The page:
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Church Reviews

The church review section of Anglican and Episcopal History focuses on churches in the Anglican tradition, but roughly one review in four features a service in another tradition, or even a religious service beyond the bounds of Christianity.

In respect of the Anglican communion, AEH is interested in the diversity of its worship and therefore welcome reviews of historic churches and new ones, neighborhood churches and inner-city ones and rural ones, American churches and churches in other parts of the world, churches with unusual liturgies and churches with typical ones, and so on. The only church which a reviewer should not choose is one in which he or she has or might be seen to have a personal interest, such as his or her own home church, or any other church where the objectivity of his or her approach might be impaired.

Generally speaking, AEH has published sufficient reviews from New York City and London; more adventuresome venues are especially welcome. The editorial board intends the reviews to serve not only as historical resources for the scholars of the future but also as interesting articles for Anglicans and others to read today.

Guidelines

A church review is a snapshot of a worship service, with the reviewer's evaluation. While each review should be primarily positive in tone, reviewers can and should mention practices that they question. The snapshot includes the reviewer’s experience of the following:

  • The physical context of the worship, such as the architecture of the building, the interior use of space, and ornamentation;
  • The liturgical order and character, including the kind of service, its length, ceremonial patterns, the style of leadership, and congregational participation;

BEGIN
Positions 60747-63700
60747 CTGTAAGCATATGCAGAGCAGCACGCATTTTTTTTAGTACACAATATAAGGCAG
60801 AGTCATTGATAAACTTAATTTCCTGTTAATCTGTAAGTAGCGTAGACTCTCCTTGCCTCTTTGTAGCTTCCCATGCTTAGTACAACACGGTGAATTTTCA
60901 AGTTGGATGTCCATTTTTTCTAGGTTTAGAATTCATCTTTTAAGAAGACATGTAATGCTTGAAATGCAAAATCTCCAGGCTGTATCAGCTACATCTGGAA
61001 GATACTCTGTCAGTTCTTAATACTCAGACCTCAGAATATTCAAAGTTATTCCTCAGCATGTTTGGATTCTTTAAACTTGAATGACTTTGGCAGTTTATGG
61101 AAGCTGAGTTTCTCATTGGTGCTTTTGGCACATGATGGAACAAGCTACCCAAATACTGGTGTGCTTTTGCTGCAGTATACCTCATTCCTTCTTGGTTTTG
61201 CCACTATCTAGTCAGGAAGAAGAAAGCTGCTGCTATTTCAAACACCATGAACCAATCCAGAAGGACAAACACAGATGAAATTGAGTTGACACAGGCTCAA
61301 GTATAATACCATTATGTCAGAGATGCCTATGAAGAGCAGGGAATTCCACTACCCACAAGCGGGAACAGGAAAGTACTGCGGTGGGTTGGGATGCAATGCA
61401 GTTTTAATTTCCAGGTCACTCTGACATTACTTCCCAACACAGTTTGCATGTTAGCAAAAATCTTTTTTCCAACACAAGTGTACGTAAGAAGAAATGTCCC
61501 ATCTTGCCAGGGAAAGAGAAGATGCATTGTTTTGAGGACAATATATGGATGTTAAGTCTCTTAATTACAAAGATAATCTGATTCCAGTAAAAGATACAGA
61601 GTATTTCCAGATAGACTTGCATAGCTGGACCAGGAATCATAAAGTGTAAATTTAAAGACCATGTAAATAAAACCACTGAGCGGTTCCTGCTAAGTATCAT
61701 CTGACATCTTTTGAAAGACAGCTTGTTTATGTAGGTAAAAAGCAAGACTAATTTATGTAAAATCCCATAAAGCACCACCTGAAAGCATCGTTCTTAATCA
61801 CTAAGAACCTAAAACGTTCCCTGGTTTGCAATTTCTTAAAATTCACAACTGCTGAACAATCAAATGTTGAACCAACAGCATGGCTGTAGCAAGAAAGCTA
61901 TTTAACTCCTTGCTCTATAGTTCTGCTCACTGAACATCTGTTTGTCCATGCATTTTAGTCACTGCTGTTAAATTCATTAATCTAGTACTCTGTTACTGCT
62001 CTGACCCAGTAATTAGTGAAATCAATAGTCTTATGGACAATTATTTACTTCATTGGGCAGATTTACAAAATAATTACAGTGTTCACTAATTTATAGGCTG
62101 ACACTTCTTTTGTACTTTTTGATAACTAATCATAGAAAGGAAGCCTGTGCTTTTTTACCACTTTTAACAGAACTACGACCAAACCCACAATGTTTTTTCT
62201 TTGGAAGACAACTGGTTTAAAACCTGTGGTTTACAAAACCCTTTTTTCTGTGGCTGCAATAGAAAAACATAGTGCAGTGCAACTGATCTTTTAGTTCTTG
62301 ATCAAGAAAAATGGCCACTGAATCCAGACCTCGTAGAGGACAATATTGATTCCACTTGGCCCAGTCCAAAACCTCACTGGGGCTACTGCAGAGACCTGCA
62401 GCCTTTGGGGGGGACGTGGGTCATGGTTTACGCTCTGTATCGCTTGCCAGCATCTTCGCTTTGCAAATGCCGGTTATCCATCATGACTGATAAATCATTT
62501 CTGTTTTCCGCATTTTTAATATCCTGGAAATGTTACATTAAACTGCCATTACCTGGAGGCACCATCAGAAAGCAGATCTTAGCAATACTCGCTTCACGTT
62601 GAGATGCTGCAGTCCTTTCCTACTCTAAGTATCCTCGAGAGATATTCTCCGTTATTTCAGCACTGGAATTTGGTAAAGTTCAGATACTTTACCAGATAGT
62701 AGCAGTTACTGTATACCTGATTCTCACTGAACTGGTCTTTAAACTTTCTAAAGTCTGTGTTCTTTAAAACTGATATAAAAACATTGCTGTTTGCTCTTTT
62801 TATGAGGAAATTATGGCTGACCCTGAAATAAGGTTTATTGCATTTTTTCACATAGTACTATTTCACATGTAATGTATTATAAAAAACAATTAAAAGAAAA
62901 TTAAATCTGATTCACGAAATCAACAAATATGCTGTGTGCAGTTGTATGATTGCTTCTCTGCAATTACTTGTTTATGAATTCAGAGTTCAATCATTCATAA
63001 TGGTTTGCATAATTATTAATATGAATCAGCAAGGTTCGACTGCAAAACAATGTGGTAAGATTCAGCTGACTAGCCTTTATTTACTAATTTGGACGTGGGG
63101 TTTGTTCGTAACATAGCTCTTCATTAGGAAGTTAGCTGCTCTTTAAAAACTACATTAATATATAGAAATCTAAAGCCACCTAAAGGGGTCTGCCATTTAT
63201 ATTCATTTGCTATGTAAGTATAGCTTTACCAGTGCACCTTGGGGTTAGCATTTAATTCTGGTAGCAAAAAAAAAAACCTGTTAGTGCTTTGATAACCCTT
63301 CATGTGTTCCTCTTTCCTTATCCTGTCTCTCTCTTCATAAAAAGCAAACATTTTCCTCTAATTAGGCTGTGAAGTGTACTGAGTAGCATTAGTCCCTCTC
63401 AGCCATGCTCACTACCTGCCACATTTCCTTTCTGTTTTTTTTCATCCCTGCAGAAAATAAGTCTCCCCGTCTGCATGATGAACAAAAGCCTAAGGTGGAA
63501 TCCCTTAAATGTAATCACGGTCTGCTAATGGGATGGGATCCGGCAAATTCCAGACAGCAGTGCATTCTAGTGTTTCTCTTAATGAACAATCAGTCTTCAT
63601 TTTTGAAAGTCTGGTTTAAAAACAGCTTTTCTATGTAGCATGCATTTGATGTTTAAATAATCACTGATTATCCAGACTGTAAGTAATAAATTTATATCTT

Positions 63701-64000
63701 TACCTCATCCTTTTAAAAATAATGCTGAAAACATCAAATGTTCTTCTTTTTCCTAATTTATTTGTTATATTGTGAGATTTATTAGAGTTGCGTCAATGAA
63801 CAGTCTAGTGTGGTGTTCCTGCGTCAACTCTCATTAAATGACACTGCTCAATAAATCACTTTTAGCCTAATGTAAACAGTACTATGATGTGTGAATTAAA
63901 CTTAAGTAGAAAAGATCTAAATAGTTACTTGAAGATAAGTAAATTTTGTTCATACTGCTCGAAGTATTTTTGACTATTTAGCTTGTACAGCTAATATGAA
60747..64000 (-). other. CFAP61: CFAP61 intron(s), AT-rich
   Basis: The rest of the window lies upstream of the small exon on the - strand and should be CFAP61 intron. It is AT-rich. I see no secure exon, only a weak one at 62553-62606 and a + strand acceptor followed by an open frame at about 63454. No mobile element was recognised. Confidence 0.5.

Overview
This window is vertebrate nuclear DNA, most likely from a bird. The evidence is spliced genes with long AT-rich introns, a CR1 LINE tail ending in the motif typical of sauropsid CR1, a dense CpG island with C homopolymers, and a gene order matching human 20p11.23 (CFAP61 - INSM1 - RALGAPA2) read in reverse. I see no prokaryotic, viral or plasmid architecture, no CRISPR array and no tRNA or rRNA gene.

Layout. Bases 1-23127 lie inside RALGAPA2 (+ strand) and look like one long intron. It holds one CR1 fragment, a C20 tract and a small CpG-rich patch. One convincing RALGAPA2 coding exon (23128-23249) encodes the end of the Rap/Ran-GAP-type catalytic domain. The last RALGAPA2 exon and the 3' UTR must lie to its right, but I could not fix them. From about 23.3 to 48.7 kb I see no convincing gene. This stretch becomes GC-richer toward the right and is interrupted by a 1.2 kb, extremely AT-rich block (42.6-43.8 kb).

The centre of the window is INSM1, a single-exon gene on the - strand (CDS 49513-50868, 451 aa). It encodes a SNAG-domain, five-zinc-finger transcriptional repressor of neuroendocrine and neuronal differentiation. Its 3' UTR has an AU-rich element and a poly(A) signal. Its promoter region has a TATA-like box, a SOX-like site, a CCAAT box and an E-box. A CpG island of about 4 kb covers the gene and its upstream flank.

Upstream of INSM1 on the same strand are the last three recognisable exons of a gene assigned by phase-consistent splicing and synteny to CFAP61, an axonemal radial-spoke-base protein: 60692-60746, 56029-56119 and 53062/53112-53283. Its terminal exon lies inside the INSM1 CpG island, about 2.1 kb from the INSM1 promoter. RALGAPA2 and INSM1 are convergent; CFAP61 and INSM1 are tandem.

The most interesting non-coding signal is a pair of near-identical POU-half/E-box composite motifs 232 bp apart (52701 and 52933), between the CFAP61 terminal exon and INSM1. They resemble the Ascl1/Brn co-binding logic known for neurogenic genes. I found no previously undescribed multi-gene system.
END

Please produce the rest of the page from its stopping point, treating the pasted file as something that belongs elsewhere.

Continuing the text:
• The music, including congregational participation and music performed by choirs and instrumentalists;
  • The character of the congregation, such as its socio-economic composition, the numbers attending, and rough percentages by age, gender, and race;
  • The sermon, including its length, purpose, quality, and theological tendency, and the text addressed; and
  • The social setting and history of the church and the community, so far as these help the reader understand the service.

A typical review will run from five to eight typed pages (1250 to 2000 words). It must be written entirely in the third person. It should include no names of living persons. It may include both humor and criticism, but experience has shown that both must be carefully handled. The review should have a title; and the reviewer should try to select a title that can arouse the interest of readers. Sometimes the title is drawn from the body of the review. For example, one reviewer quoted John Updike's poem on Upperville, Virginia; and the first line of that poem (“In Upperville, the upper crust”) became the title, for it expressed a main idea of the review, that this was an upper-crust Episcopal parish.

We urge first-time church reviewers to read at least half a dozen reviews from back issues of Anglican and Episcopal History before submitting one of their own. We also encourage reviewers to be in conversation with clergy, staff, and lay leaders of a congregation being reviewed—to validate historical assertions, understand the rationale behind decisions, and otherwise check for accuracy.

​Which churches have already been reviewed? Anglican and Episcopal History prints an annual index of reviews; and prospective contributors are invited to check by writing the church review editor directly at the address below. In any event, we have sometimes run two reviews of the same church, where both were worth reading!

​Submitting a Review

Reviews should be by e-mail attachment to churchrevieweditor@gmail.com. Reviews are subject to editing, and may be returned for revisions. Contributors assist the process immensely if they follow the instructions provided above.

Church Review Editor
J. Barrington Bates

Historical Society of the Episcopal Church

Dedicated to preserving and disseminating information about the history of the Episcopal Church and its antecedents.
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